### Abstract

This paper deals with the pole zero identification of a linear system from a measured input-output record. One objective is to show that the pencil-of-function method minimizes a weighted version of the Kalman equation error. It follows that the pencil-of-function method is capable of yielding robust estimates for poles located in a given region of the complex s plane. The second objective of this paper is to illustrate that identical sets of equations arise in three supposedly different analytical techniques for obtaining the impulse response of a system. The techniques investigated are 1) the least squares technique based on the discrete Wiener-Hopf equation, 2) Pisarenko's eigenvalue method, and 3) Jain's pencil-of-function method. The proof of equivalence is valid only for the noise-free case when the system order is known. Instead of using the conventional differential equation formulation, equivalence is shown with the integral form utilized in the pencil-of-function method.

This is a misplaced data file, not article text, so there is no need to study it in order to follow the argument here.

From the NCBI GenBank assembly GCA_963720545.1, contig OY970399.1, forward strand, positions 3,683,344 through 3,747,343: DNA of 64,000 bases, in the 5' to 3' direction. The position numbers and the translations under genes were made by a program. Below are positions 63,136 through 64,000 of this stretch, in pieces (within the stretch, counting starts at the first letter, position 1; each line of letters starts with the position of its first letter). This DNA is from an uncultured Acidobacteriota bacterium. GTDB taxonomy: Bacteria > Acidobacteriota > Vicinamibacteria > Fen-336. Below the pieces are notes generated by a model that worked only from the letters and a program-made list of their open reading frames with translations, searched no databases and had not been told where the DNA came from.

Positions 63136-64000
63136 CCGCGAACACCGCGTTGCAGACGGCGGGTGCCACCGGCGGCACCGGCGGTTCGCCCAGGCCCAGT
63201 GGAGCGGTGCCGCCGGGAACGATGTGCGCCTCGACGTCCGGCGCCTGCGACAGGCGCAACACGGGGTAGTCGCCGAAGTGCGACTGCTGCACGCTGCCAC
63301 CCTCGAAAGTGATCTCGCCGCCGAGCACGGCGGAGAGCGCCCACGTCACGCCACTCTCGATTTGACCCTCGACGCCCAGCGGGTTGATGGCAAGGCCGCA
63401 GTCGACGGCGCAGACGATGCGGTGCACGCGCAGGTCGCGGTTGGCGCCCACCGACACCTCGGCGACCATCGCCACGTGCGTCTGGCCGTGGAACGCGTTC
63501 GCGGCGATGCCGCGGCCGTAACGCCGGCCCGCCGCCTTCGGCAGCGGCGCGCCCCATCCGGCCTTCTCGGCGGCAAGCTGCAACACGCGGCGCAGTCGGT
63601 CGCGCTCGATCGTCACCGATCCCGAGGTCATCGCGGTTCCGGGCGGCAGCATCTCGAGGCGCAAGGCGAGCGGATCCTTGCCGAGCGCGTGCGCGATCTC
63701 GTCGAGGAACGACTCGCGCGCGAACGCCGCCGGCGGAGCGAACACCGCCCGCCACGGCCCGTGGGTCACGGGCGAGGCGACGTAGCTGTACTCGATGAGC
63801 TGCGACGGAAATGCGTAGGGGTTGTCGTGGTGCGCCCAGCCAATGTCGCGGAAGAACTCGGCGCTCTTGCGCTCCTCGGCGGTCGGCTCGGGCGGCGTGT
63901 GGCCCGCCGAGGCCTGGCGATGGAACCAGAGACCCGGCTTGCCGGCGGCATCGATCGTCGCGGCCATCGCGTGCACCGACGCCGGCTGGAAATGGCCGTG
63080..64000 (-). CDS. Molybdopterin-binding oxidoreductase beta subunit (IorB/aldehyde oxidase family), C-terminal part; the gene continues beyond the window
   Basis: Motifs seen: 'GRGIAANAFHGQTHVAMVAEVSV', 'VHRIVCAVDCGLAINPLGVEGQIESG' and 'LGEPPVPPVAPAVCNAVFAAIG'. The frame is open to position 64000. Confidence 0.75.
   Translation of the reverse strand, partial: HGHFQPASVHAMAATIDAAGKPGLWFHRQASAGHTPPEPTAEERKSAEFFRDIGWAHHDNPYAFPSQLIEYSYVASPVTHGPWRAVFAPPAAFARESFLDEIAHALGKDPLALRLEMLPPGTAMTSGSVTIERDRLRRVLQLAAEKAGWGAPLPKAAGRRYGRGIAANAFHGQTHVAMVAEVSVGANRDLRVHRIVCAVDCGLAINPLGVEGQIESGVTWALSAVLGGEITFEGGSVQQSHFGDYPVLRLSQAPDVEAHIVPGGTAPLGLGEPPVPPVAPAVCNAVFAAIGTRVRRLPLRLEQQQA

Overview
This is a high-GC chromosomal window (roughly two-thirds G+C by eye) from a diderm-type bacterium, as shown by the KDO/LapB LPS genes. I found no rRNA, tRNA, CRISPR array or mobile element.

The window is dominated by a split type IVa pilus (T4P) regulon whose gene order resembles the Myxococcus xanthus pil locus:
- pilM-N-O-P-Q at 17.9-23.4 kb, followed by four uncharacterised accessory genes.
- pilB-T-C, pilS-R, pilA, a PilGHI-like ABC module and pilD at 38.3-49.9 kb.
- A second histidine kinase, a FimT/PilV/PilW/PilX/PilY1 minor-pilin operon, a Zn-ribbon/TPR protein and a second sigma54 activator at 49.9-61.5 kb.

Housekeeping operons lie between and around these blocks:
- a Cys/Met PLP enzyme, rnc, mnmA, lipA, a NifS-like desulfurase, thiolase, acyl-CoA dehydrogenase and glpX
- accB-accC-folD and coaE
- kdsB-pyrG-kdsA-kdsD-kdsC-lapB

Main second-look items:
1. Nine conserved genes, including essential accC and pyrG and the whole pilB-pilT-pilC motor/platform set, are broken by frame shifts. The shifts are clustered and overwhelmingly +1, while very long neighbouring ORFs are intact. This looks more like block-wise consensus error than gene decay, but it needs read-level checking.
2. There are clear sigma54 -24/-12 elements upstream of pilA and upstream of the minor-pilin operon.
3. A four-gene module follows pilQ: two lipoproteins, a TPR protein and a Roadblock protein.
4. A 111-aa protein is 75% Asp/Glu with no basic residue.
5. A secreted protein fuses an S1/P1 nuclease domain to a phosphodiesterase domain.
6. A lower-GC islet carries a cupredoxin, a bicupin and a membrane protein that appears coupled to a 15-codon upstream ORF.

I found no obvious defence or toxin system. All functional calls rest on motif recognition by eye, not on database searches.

Original language | English (US) |
---|---|

Pages (from-to) | 654-656 |

Number of pages | 3 |

Journal | IEEE Transactions on Acoustics, Speech, and Signal Processing |

Volume | 32 |

Issue number | 3 |

DOIs | |

State | Published - Jun 1984 |

### ASJC Scopus subject areas

- Signal Processing

## Fingerprint Dive into the research topics of 'A Discussion of Various Approaches to the Linear System Identification Problem'. Together they form a unique fingerprint.

## Cite this

*IEEE Transactions on Acoustics, Speech, and Signal Processing*,

*32*(3), 654-656. https://doi.org/10.1109/TASSP.1984.1164338